When in Comes to Climate Justice, There is No “I” in Gowanus

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Last month, the Carolinas braced for the full impact of Hurricane Florence, and coastal residents all along the Eastern seaboard were reminded of just how precarious their cities are in the face of extreme weather and rising seas. And as climate change continues to fuel more frequent, more monstrous storms, low-income folks and people of color are feeling the heat—and the flooding—more than others. Take Gowanus, for example—a Brooklyn neighborhood where thousands of residents live in poverty, roughly 4500 live in public housing near the waterfront, and a superfund canal stews with toxic chemicals from the many former factory sites nearby. Add to this the fact that Gowanus is located in the dead center of a flood zone, and you have a nightmare environmental scenario: a hurricane or storm surge could trap poor residents in neglected public housing as poisonous waters rise around them.

That scenario is not a future prediction; it’s already happened.

During superstorm Sandy, the Gowanus neighborhood was inundated, leaving many people marooned without medicine, water, food and electricity for two weeks as five NYCHA properties filled with rising water. And the problem isn’t going away. Scientists predict that seas could be six feet higher than current levels by 2100, putting 800,000 people in the path of increasingly supercharged storms. And the problem won’t hit everyone equally, either, since decades of racist housing policy and governmental neglect have put what amounts to a bullseye on the working class waterfront neighborhoods of South Brooklyn. That’s why, when the city announced $20 billion for post-Sandy recovery and climate prevention practices, residents of Gowanus banded together to make sure that the most vulnerable communities would be making decisions about how best to protect their own communities and prevent or lessen the impacts of future Sandy-level storms. This coalition, known as Turning the Tide, is focused on environmental justice, making the connections between poverty, race, disability and climate impacts, and working toward climate solutions that work for the marginalized.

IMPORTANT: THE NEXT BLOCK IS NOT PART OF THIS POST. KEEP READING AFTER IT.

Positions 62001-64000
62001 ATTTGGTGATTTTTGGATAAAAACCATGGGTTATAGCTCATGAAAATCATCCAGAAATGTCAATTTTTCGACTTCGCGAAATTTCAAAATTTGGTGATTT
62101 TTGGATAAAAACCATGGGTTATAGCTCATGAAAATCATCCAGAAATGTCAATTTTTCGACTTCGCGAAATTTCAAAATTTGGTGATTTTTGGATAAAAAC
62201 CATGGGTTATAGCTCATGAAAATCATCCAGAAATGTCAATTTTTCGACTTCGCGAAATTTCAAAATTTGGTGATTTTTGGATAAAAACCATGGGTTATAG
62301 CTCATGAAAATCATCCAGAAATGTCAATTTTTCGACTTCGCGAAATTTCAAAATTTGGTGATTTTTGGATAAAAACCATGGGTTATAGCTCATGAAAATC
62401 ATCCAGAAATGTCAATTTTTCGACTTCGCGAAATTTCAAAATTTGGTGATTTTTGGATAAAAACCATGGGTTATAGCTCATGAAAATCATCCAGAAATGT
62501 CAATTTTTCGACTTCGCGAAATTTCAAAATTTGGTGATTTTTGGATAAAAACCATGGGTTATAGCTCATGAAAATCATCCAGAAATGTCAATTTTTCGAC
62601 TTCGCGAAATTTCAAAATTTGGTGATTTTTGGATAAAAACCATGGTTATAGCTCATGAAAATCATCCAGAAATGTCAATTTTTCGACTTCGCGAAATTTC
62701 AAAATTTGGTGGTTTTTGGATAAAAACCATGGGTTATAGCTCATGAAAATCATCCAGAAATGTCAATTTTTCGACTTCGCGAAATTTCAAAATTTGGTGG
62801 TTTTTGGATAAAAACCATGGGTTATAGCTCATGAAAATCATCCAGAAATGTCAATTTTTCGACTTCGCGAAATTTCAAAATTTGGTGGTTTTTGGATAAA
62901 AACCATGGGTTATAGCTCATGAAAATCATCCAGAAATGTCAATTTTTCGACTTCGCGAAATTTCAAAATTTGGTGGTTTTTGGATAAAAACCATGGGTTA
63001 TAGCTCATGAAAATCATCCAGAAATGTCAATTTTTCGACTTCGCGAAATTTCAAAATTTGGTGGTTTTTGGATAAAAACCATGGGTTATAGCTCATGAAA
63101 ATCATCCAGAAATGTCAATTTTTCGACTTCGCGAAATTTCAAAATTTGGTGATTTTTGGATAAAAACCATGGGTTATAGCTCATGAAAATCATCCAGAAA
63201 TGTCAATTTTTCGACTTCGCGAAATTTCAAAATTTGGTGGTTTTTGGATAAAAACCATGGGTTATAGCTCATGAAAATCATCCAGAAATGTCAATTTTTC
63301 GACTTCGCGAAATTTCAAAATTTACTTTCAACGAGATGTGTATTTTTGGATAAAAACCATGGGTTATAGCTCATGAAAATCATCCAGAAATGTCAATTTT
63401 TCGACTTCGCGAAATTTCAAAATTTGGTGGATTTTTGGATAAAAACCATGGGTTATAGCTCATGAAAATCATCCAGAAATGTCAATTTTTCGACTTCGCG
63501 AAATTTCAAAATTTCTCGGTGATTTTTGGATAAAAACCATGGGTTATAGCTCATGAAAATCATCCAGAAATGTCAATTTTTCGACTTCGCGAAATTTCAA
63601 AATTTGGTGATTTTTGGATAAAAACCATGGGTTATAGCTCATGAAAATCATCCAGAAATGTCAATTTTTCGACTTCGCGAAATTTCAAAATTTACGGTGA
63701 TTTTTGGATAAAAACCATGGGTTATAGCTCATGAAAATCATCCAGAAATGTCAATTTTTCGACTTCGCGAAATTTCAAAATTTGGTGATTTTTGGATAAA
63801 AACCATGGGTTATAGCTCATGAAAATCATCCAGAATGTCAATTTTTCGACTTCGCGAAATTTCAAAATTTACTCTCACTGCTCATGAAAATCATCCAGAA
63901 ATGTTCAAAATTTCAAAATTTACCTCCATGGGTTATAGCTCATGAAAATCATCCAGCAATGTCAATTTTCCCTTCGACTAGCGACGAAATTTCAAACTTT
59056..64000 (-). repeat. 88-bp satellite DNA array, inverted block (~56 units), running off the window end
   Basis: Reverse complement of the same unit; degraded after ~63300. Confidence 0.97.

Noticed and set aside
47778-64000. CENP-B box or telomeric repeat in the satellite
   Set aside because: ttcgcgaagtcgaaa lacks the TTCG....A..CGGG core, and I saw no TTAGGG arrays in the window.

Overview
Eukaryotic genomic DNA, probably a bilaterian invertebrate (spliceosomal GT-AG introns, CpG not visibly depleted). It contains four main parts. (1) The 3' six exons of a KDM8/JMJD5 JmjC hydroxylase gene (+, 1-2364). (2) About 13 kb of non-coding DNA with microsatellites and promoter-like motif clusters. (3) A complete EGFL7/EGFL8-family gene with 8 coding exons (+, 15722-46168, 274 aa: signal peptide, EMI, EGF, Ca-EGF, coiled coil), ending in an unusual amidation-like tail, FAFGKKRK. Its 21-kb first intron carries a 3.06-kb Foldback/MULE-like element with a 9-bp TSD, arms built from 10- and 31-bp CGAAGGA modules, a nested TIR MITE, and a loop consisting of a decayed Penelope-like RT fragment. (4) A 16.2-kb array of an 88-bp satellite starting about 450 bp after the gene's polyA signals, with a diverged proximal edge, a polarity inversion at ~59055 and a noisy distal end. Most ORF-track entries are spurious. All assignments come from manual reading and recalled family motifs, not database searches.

So far, the coalition has gotten busy repairing NYCHA buildings; creating neighborhood-level flood prevention plans that include everything from elevated streets to greenways and flood walls; bringing in $500 million for local job development (since better jobs give people access to better emergency resources); reopening community centers; redirecting housing money back into the community; installing recycling at NYCHA properties; working to reduce toxic sewer discharge; and revving up a network of solar microgrids that reduce emissions and detach from the main grid in the event of a major storm. It’s these connections—between jobs, housing, resources and emissions—that mark the line between environmentalism and environmental justice. And, for poor residents in the path of storm surges and rising seas, it could also mean the difference between life and death.

To learn more, sign up for our Environmental Justice in Gowanus tour led by one of the chief organizers behind Turning the Tide.

Ash Sanders